Emotional Wellbeing


Mandy Kloppers

How to deal with intimidation

We have all met someone during the course of our lives who has been intimidating. As it is so widespread, many clients ask me how to deal with intimidation. Intimidating people try to get their way through aggressive behaviour. It is a learned behaviour that has rewarded them in the past. They may have witnessed a parent be intimidating and I have also seen cases where someone who was bullied as a child has become the aggressor in adult life.

Intimidating people use anger and aggressive behaviour to keep others at bay. Usually, intimidation works well for them. Most people dislike confilct and often don’t challenge someone who is intimidating. The key to dealing with intimidation is to react in a way that the aggressor doesn’t expect.

How to deal with intimidation

Stay calm

An intimdating person wants you to cower. They want to see your react with fear or retreat in some way. Their anger is a cover-up for their own inadequacies. Intimidating people often feel they lack true power. They don’t know how to be assertive and aggression is their first line of defense. Don’t react when you feel intimidated. Stay calm and think before responding. Never match the aggressor’s anger, this will escalate the situation.

Stand your ground

Intimidation is a tactic to win through fear. Do not show fear or subservience to an intimidating person. This will give them the upper hand. Instead, repeat their request slowly. Ask them questions in a calm manner. Example: I see that you are angry right now, can we talk about this? Or “There is no need to shout at me, I can hear what you are saying”.

Acknowledge that you can see they are angry. You could also respond with feedback on how their intimidating behaviour is affecting you. “I am finding you quite intimidating right now, could we please talk about this calmly?”

Don’t give in to intimidation. As hard as it may be, stand your ground and be repetitive in your response. Example. “I hear what you are saying but this isn’t something we are going to agree on.”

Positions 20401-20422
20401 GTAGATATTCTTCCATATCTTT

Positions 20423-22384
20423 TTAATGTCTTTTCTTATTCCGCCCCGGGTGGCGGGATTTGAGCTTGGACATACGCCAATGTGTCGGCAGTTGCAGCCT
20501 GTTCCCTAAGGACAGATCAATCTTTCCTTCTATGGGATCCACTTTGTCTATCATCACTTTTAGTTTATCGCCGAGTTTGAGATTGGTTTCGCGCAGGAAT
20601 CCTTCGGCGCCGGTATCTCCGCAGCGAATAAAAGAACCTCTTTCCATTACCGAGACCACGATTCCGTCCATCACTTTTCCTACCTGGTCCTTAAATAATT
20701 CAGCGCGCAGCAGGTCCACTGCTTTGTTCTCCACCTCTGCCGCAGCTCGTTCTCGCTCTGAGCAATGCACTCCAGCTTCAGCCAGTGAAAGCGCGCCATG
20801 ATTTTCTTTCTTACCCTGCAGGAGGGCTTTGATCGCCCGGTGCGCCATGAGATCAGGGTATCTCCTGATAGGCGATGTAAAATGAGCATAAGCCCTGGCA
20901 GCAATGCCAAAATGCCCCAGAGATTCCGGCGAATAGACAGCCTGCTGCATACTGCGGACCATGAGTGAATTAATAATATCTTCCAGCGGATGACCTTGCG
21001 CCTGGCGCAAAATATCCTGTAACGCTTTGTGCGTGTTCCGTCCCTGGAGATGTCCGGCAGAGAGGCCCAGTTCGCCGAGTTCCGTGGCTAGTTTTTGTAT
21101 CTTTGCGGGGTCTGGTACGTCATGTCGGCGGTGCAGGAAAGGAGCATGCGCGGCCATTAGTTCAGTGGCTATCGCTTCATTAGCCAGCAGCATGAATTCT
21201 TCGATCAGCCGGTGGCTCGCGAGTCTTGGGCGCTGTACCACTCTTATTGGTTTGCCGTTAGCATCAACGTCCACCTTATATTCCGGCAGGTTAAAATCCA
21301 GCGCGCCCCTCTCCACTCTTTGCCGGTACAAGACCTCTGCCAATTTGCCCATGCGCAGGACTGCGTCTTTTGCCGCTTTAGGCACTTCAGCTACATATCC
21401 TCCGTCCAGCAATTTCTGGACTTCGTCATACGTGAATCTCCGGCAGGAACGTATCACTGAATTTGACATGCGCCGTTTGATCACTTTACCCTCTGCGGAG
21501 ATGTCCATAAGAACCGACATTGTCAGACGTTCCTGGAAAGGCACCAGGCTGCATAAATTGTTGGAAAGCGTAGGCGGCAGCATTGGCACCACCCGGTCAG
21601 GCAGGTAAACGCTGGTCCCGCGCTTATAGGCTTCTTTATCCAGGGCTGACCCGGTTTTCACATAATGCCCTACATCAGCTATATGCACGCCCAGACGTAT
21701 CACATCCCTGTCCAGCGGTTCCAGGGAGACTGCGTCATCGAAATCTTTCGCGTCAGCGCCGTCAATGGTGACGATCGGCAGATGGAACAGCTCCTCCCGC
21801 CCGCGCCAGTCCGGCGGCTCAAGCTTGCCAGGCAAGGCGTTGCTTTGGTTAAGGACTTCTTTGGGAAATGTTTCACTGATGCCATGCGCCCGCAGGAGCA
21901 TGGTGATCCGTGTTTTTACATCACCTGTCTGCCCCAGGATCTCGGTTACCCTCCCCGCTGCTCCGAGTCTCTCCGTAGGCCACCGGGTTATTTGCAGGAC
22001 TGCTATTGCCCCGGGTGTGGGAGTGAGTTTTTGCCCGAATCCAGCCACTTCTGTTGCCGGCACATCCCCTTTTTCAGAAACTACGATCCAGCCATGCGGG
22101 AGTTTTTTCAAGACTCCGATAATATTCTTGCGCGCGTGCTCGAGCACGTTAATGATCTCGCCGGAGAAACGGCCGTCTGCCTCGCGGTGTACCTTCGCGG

Aggressor “you will have to agree on this, it’s non negotiable”

Repeat: “I don’t believe this is something we will agree on, we will have to compromise in some way.”

Be repetitive and don’t allow intimidation to wear you down.

The bark is often worse than the bite

When you refuse to give in to their intimidation, an aggressor will often change tactics. They respect someone who isn’t intimidated.They are more likely to back down when they realise that you will not give in. Show them that being aggressive isn’t going to make you change or give in to them.

Stay detached

Never take an intimidating person’s behaviour personally. It says more about them than it does about you.Intimidation suggests that a person has low self esteem, ultimately feels powerless underneath and does not have the skills to communicate assertively. Use this to your advantage by responding assertively. Being assertive is more likely to end in a win-win situation where both people’s needs are taken into consideration.

Intimidation comes from a place of weakness. A healthy balanced person does not need to intimidate others to get things done. Intimidation is a dysfunctional behaviour that has no place amongst mentally healthy, balanced individuals.

Mandy X




Photo by Harry Grout on Unsplash